The New York Times Tackles Lesbian Separatism


Keeping the fires of fledgling feminism stoked is the responsibility of the Alapine lesbian community in the region of the Appalachians in northeastern Alabama. “Community” has become a loose term in this day and age, reflecting more a mentality during parades, parties, and politics than an actual, well, community. Not so with Alapine, as reported by the New York Times. A gated corner of the Bible Belt where aging lesbians can securely live among their peers, these older women have provided a way of life devoid of men, judgment, and the gender patriarchy. Unfortunately, they risk becoming extinct. It’s difficult to pass the torch when Alapine is relatively removed from civilization, and comprising a slice of the gay population content with living in trailers and hosting potluck dinners and “community full moon circles” for social stimulation.

These women have marched through the brambles in order to blaze the trail for the current LGBT movement. Their stories are diverse but similar, many have suffered everything from discrimination to enduring the expected “traditional” heteronormal pairings before coming out. Alapine isn’t the only intentional community of its kind, although it’s a separatist lesbian haven mainly for the senior set. Intentional communities may be few and far between, and difficult to nurture due to requiring comprehensive and collective maintenance, but there are a few, not all are as structured as Alapine. Twin Oaks in Virginia (inspired by the late Morningstar commune in California) allows for people to visit and see if living in a cashless utopia is right for them, and they welcome those who subscribe to queer and feminist culture. Camp Sister Spirit in Mississippi generally allows men on site, and strives to provide a community that is inclusive, understanding, and tolerant to the extreme. Of course, the difficulties of being adamently separate are often reflective of the inability to be viewed by all as equal, as can be evidenced through the history of the earliest separatist groups like The Furies. It’s still fascinating to see this spirit live on, and in some remote way, thrive.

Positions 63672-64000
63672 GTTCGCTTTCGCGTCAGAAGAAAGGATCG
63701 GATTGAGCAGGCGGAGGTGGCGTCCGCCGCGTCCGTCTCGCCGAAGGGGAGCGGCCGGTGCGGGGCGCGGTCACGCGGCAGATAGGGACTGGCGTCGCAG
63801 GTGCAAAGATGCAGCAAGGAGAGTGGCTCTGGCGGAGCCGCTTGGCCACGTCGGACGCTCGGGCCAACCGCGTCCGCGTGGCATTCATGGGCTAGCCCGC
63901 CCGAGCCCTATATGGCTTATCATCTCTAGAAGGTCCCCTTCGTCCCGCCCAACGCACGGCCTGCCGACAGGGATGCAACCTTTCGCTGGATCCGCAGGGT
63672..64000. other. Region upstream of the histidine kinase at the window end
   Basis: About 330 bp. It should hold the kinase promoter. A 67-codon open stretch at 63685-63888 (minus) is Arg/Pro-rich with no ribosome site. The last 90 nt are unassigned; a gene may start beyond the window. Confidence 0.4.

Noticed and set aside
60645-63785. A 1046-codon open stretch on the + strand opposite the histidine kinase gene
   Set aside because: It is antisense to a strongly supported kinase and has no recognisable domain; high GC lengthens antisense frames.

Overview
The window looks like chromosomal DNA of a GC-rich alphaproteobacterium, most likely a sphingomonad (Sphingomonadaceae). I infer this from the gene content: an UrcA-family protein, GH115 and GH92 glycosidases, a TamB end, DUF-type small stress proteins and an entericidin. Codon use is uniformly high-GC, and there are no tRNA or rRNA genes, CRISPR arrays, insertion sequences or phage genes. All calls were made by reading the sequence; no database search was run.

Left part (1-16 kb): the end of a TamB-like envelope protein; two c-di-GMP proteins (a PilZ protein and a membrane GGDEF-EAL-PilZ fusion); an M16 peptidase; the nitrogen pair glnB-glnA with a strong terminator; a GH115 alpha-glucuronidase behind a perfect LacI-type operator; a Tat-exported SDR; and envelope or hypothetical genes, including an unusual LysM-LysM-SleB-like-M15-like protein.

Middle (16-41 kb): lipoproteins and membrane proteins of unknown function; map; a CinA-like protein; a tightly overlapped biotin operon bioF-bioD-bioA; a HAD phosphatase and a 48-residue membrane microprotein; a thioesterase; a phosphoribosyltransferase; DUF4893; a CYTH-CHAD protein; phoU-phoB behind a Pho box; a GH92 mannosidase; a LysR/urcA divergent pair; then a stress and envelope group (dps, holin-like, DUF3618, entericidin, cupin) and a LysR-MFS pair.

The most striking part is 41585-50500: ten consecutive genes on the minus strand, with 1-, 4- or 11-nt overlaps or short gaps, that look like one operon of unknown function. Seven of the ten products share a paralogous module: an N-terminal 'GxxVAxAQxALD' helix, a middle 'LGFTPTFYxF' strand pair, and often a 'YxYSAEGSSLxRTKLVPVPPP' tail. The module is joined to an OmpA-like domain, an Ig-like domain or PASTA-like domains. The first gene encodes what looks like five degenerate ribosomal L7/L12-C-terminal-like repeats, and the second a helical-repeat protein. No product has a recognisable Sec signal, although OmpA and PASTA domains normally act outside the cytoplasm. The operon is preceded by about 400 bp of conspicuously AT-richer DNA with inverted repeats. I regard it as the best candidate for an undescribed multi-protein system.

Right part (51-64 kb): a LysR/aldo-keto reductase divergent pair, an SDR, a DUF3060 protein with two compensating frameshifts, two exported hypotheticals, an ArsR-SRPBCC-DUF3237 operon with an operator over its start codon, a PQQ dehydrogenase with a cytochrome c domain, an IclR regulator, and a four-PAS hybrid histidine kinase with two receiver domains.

Ainsley Drew is a native New Yorker, freelance writer, and euphemism enthusiast. Her work has been featured in The New York Press, McSweeney’s, The Morning News, and Curve Magazine, among other totally sweet publications. An avid fan of all sports, but especially the NBA, when she's not stalking 6'10" centers she eats way too much Japanese food, plays word games, and hits on anything that moves. Aiming high, she hopes to one day be a notorious literary celebrity with her name in tabloids. She also has eleven fingers, so she can type faster than you. You can find her and ainsleydrew. Be her Internet friend. More from this author →